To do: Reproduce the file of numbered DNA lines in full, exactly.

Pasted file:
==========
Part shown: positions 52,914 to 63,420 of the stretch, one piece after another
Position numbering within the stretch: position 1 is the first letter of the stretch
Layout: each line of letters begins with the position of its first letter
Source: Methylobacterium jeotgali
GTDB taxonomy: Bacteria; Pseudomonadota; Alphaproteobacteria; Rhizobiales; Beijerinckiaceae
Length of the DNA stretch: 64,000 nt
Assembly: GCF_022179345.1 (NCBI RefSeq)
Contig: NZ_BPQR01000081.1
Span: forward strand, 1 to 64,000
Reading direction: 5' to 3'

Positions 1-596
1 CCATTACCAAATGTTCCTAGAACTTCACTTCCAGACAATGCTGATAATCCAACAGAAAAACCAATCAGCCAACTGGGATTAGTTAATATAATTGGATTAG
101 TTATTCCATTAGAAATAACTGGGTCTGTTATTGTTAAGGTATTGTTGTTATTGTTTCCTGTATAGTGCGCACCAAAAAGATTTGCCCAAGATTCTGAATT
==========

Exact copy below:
Part shown: positions 52,914 to 63,420 of the stretch, one piece after another
Position numbering within the stretch: position 1 is the first letter of the stretch
Layout: each line of letters begins with the position of its first letter
Source: Methylobacterium jeotgali
GTDB taxonomy: Bacteria; Pseudomonadota; Alphaproteobacteria; Rhizobiales; Beijerinckiaceae
Length of the DNA stretch: 64,000 nt
Assembly: GCF_022179345.1 (NCBI RefSeq)
Contig: NZ_BPQR01000081.1
Span: forward strand, 1 to 64,000
Reading direction: 5' to 3'

Positions 1-596
1 CCATTACCAAATGTTCCTAGAACTTCACTTCCAGACAATGCTGATAATCCAACAGAAAAACCAATCAGCCAACTGGGATTAGTTAATATAATTGGATTAG
101 TTATTCCATTAGAAATAACTGGGTCTGTTATTGTTAAGGTATTGTTGTTATTGTTTCCTGTATAGTGCGCACCAAAAAGATTTGCCCAAGATTCTGAATT